Cliff Martinez: Far Cry 4 Original Game Soundtrack – album review
Cliff Martinez – Far Cry 4 Original Game Soundtrack (Invada)
Out Now (Vinyl early 2015)
Acclaimed Hollywood composer Cliff Martinez releases game soundtrack. Louder Than War’s Paul Scott-Bates reviews.
What I knew about Cliff Martinez was about equal to what I know about 21st Century gaming, which in turn can probably be written on a pin head. Gone are the days of discovering that Space Invaders could give way to something as amazing as Galaxians, and then wondering how Track And Field and The Empire Strikes Back could ever be bettered. However, I digress.
Far Cry 4 is (obviously) the fourth in the series of the franchise and from what I’ve seen continues a slightly worrying theme of ultra-violence (I’m not being boring or a prude, just stating a fact) that seems to have swept through modern day gaming. I’m no expert and fans will surely tell me why I don’t know what I’m talking about, but my limited understanding of the subject matter in the likes of Grand Theft Auto and Call Of Duty does alarm me. Anyway, I digress again.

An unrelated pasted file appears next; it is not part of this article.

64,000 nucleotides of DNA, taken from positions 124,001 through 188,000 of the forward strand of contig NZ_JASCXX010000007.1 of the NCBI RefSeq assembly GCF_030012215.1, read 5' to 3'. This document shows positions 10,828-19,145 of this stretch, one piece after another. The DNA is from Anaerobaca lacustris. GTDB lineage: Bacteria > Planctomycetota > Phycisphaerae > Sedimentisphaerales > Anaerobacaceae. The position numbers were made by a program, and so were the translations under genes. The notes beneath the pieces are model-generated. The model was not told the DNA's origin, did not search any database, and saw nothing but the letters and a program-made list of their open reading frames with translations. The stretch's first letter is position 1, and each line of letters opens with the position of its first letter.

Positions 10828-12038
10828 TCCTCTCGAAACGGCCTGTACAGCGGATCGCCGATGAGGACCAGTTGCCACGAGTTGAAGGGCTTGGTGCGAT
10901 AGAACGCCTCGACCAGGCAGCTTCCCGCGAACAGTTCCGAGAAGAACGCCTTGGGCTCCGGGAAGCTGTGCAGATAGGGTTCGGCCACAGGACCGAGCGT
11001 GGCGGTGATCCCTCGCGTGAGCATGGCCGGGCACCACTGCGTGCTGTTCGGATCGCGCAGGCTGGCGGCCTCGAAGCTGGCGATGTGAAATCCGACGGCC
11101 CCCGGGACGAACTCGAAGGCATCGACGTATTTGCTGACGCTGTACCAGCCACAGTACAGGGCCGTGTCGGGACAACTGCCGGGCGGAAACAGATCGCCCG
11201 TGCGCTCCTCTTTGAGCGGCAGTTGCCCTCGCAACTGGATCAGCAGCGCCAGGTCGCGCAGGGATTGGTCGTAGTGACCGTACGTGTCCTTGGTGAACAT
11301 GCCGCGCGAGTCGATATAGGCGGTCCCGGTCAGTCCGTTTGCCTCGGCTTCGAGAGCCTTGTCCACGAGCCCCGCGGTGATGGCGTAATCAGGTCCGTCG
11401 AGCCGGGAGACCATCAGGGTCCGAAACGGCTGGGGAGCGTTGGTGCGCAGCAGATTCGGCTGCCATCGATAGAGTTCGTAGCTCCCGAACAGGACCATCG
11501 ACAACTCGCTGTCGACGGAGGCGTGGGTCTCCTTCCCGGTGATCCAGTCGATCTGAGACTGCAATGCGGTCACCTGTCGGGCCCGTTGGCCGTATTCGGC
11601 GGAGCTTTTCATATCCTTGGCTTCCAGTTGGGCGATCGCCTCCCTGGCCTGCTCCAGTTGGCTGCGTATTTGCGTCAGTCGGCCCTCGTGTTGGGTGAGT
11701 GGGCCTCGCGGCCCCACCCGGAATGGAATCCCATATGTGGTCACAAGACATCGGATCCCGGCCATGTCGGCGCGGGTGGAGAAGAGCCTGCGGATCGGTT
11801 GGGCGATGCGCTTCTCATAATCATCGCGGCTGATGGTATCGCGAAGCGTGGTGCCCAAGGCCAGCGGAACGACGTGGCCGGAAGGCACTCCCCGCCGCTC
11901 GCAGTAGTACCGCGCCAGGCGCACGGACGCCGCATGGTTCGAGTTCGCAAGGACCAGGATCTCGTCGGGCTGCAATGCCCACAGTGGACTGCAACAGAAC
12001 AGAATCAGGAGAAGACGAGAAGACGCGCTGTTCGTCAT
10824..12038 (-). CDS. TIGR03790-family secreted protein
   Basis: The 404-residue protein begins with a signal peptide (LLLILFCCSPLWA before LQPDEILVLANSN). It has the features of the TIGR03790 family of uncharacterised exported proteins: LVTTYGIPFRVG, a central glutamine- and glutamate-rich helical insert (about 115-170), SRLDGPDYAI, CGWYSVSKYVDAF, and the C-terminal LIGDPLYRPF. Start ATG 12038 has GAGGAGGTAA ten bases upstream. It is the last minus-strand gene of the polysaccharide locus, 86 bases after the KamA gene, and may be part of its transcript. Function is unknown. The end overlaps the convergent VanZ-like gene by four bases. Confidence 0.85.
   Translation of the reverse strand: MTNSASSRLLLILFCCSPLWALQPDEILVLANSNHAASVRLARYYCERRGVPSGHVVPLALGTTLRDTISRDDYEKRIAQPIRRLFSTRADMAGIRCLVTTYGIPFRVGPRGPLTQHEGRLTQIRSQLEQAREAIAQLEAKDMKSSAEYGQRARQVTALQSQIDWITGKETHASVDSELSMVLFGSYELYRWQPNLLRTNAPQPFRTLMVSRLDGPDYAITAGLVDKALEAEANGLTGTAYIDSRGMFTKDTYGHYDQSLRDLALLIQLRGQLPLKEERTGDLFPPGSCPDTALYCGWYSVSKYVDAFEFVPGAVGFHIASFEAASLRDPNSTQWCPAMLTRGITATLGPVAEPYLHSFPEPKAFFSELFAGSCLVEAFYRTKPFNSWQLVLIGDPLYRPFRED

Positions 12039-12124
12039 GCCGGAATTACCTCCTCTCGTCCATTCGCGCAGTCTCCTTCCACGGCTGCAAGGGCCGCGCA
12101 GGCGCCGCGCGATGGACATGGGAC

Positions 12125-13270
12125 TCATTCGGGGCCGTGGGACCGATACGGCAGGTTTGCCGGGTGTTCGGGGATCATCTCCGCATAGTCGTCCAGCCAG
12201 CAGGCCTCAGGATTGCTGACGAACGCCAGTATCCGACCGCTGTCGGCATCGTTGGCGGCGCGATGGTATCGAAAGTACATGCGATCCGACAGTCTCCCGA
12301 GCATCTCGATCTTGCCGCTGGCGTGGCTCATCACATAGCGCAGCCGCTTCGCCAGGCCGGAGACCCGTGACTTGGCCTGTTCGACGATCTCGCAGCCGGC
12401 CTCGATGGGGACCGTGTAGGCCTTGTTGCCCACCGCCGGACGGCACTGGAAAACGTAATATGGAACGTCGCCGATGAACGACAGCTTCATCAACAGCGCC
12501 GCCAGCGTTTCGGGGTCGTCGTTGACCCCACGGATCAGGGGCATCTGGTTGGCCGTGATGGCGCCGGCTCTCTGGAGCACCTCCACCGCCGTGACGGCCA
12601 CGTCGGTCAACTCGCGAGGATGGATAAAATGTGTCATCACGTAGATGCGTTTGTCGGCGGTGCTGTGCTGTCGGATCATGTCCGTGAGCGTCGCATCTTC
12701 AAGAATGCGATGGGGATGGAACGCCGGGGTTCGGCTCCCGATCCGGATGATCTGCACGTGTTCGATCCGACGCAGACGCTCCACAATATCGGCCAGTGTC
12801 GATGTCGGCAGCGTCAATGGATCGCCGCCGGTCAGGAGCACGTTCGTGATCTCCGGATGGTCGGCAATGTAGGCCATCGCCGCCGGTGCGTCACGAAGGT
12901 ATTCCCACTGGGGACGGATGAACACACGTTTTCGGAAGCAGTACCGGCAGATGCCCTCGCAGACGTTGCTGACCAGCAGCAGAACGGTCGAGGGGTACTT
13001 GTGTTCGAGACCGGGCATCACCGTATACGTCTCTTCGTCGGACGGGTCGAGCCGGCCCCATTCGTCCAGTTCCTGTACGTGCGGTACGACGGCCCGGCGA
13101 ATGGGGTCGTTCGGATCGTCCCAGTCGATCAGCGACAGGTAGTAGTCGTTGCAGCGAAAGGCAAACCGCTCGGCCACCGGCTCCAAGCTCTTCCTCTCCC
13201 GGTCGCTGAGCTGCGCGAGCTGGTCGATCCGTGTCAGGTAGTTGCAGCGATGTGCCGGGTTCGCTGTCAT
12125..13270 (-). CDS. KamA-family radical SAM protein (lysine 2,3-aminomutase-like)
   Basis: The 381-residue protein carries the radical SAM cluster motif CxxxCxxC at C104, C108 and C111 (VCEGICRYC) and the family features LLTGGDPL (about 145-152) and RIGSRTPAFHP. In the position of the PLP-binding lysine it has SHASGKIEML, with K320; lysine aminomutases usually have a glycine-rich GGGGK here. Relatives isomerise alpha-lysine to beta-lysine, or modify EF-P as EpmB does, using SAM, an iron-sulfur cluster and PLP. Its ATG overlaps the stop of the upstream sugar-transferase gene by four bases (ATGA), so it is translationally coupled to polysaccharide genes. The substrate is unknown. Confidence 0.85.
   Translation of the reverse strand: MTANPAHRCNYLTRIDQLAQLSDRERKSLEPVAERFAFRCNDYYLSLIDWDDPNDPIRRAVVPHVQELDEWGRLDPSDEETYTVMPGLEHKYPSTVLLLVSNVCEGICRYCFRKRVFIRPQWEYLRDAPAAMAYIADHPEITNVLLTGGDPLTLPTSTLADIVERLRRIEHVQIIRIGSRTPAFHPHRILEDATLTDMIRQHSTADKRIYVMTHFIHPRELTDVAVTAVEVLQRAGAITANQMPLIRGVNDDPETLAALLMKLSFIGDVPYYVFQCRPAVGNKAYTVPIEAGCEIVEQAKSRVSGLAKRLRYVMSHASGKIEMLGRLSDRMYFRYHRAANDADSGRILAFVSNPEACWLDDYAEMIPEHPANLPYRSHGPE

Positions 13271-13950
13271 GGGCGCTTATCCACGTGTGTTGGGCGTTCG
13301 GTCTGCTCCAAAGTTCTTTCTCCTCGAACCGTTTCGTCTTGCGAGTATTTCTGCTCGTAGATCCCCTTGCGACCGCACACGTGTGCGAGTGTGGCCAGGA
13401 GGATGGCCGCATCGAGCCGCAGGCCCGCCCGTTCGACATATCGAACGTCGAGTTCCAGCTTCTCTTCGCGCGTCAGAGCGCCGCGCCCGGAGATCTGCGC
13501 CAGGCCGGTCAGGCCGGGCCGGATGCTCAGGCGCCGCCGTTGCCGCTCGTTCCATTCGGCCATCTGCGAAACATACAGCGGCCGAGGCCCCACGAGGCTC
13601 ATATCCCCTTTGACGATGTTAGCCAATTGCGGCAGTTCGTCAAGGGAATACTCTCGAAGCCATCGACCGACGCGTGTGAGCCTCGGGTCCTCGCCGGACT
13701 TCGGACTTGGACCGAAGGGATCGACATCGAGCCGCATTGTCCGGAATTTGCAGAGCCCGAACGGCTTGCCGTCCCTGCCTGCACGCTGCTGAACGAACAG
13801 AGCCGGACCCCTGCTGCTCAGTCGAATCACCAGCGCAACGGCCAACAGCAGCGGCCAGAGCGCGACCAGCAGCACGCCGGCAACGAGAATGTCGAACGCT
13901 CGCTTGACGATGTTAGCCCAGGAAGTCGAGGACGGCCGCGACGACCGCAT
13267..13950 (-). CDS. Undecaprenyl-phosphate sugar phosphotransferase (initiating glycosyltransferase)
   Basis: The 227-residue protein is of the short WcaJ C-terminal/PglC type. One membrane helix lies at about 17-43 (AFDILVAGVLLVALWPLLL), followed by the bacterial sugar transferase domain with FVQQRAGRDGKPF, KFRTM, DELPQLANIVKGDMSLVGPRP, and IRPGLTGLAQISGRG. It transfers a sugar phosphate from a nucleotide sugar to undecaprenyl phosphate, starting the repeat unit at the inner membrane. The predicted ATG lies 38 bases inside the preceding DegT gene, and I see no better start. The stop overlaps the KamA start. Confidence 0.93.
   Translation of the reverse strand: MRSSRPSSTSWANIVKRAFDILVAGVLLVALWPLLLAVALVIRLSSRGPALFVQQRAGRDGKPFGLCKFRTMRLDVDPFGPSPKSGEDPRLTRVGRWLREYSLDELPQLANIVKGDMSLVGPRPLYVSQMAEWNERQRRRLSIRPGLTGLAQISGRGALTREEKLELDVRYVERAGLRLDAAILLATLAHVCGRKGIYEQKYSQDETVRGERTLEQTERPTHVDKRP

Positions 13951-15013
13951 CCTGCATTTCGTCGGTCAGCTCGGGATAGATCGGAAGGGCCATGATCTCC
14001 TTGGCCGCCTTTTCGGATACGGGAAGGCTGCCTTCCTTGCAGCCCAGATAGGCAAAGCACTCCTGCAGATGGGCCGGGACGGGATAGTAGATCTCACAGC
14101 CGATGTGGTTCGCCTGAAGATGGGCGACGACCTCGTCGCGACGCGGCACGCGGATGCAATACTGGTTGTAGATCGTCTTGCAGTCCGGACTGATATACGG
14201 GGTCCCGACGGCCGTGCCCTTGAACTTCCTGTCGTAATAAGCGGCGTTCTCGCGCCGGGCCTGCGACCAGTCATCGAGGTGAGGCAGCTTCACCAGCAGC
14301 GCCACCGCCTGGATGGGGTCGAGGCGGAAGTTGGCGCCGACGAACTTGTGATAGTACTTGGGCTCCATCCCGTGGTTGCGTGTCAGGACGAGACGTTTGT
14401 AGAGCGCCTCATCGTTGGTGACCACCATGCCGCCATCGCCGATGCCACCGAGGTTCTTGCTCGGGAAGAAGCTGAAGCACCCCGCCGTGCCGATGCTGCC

Cliff Martinez it would appear is a well-known composer. My ignorance is shameful particularly as he has played drums with the likes of Captain Beefheart, The Dickies and Red Hot Chilli Peppers (with whom he was inducted into the Rock ‘n’ Roll Hall Of Fame for his work of their debut album) and is clearly an artist of demand.
The physical releases of the album come with extra discs which contains around forty-five minutes of additional music, that’s quite something given the strength of the music on offer. Obviously here to accompany the game, it will surely provide a powerful and evocative backdrop to the scene changes.
Far Cry 4 is the first time Martinez has made music for the gaming genre and based on this he will make much more. The tracks range from deeply atmospheric, ambient numbers to rousing powerhouses with superb percussion, and of the forty-four tracks on the cd it’s difficult to not enjoy everything. Each track is equally as impressive as a standalone and every second is precisely thought out.
It’s easy to see how the music compliments each scene from the sublime to the raucous, and Martinez clearly had an idea that he has transformed from visual to aural with perfection.
There is one huge downside to the cd, and unfortunately it’s nothing related to the music. A split second from every track appears at the end of the previous one making it sound like jumping vinyl. It’s annoying and detracting and sadly threatens to spoil the atmosphere on several moments.
All words by Paul Scott-Bates. More of Paul’s writing on Louder Than War can be found at his author’s archive. Paul’s website is hiapop Blog and you can follow him on Twitter here, and on Facebook here. You can also follow him on Twitter as @saveonthewire for all On The Wire news.